Listen to the Baltimore Sun's Dan Rodricks and Caroline Moore, CEO of Ekistics, the Baltimore development firm and leader developer of State Center discuss Maryland’s governor, comptroller and treasurer — the state’s Board of Public Works — vote to cancel the $1.5 billion State Center redevelopment plan on mid-town Baltimore’s west side, a project 10 years in the making.
Members from the development team, community leaders and community members spent significant time in Annapolis during the 2018 session providing state officials with details about the project and its impact on the local community. The legislative briefings can be viewed, here:
Legislation that would require neighborhood participation in any effort to revive a stalled redevelopment project at State Center in midtown Baltimore is advancing in Maryland’s state legislature.
Legislation advancing in the House of Delegates would require neighborhood participation in any effort to revive the stalled redevelopment project at State Center in midtown Baltimore.
Delegates gave preliminary approval Saturday to a bill sponsored by Del. Cheryl Glenn spelling out the General Assembly’s goals for the 28-acre parcel, now occupied by a state government office complex whose more than 50-year-old buildings are in a poor state of repair.
As women across the world and around the country demonstrated to mark International Women’s Day, in Baltimore, a handful of women — and at least one man — gathered near the city’s State Center to protest.
With the state fighting to cancel its agreement with the developer of State Center, it’s not clear what will eventually replace the current 1950’s-era buildings at the 28-acre state office complex just north of downtown Baltimore. Two competing lawsuits between the state and the developer could take years to wrap up, and until they do, the project is at a standstill.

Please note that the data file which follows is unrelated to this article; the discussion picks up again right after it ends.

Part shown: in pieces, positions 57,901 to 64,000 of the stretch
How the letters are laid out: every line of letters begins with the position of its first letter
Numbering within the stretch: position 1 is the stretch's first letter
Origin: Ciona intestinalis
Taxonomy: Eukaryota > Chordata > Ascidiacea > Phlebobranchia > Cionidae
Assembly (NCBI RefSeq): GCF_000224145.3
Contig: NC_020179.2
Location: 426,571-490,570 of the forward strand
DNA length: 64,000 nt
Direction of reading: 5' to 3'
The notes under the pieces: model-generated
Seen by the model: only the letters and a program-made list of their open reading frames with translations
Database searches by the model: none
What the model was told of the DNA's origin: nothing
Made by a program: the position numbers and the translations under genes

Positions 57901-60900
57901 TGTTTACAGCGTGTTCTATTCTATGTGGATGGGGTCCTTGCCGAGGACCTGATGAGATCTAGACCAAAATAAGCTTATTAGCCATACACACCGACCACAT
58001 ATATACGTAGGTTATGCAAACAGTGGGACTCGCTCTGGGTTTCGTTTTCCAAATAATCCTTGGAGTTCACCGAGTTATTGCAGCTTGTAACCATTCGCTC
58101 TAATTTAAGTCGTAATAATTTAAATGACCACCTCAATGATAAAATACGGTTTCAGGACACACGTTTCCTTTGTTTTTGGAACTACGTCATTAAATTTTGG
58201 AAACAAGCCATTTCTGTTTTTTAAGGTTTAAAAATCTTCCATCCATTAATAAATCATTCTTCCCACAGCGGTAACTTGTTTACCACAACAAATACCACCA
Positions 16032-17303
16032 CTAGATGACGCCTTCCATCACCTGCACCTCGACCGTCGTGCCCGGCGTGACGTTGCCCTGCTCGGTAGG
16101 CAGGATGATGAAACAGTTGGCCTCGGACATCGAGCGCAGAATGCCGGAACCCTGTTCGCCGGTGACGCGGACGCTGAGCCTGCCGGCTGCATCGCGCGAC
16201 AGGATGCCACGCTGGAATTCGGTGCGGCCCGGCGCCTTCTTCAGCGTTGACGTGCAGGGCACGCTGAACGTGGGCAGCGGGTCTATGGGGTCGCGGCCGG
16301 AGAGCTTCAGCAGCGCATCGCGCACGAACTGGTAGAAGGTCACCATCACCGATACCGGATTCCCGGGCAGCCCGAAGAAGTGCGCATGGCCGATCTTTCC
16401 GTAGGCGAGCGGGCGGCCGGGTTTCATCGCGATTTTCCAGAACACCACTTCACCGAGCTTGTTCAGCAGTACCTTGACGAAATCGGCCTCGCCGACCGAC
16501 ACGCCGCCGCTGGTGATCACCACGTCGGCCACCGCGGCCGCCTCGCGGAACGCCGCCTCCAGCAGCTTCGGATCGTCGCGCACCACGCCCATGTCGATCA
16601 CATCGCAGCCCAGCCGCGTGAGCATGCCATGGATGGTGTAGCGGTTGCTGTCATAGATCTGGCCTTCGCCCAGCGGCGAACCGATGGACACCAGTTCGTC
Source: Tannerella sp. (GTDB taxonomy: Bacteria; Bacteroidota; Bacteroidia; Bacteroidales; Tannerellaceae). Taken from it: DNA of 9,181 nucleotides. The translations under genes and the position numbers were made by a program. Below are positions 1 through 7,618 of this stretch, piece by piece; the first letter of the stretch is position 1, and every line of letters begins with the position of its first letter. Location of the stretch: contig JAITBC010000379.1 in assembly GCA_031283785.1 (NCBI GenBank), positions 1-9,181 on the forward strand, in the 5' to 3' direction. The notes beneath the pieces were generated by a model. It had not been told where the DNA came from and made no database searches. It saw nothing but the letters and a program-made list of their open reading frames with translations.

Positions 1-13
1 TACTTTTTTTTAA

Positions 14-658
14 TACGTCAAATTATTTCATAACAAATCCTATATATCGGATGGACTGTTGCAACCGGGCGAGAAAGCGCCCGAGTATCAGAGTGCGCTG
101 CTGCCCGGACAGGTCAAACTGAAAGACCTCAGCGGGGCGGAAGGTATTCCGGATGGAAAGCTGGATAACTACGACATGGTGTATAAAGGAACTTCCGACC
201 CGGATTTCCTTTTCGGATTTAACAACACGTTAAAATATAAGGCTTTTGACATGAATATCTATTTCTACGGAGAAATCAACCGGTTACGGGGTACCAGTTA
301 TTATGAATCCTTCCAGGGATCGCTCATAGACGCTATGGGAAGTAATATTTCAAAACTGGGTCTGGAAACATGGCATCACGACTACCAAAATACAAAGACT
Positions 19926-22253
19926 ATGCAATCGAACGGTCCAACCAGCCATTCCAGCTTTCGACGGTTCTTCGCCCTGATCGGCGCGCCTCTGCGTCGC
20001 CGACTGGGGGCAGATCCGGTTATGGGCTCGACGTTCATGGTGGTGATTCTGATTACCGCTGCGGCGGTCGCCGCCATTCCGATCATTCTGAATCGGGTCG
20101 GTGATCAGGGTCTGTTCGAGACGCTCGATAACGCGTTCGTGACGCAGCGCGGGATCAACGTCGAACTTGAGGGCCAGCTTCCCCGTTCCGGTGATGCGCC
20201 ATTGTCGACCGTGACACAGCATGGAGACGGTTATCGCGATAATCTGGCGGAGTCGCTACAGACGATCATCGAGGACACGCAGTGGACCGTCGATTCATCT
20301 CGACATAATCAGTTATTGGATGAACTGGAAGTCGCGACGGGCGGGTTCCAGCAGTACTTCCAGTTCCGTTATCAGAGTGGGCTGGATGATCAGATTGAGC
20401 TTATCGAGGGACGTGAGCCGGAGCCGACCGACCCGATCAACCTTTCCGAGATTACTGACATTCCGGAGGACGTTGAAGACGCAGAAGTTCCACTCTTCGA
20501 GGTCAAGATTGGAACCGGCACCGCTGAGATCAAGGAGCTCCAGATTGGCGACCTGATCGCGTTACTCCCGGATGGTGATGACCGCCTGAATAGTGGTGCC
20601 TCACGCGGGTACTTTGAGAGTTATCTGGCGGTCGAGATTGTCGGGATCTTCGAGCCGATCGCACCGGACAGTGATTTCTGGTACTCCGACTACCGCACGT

But when the fight is resolved, members of the surrounding communities want to make sure that they get a vote on what gets built.
Baltimore’s City Council is pressuring state legislators and Gov. Larry Hogan to “protect the participation and planning process” for the nixed redevelopment proposal for the State Center government complex.
The Baltimore City Council on Thursday unanimously adopted a resolution urging state lawmakers to spur the redevelopment of State Center under criteria backed by surrounding residents for more than a decade.
The master plan for Midtown’s aged State Center complex that the Hogan administration voided in 2016 is still a strong deal for Maryland, the city, state employees and surrounding neighborhoods, a new report commissioned by the developer argues.
A new report compiled largely from research performed on the behalf of the state of Maryland shows the proposal to overhaul State Center, according to the developer, isn’t the bad deal opponents of the project have portrayed.
Hogan's State Center report leaves one big question: What will happen to the 3,000 people who work there?
The study considers the commercial potential for a 28 acre site at the intersection of Howard Street and Martin Luther King Jr. Boulevard as if the buildings were vacant. It doesn’t consider at all the costs and drawbacks of moving the public employees elsewhere, whether it’s to a new building the state constructs or to existing office space somewhere else. And it most certainly does not consider whether, by pledging to keep them there, the state could drastically improve the market conditions and attract investment on a scale that would otherwise be untenable.
On Tuesday, during a joint hearing of the House of Delegate’s Appropriations and Economic Matters committees, Caroline Moore, the project’s lead developer, and Michael Edney, a partner at Norton Rose Fulbright, which represents State Center LLC, addressed the study released earlier in the day.
Both were critical of it as an attempt to stall development with a proposal that is years away when State Center LLC’s proposal is essentially shovel-ready. They also contended that their experience in dealing with the state shows Hogan’s catch phrase that the state is “open for business” is nothing but an empty slogan.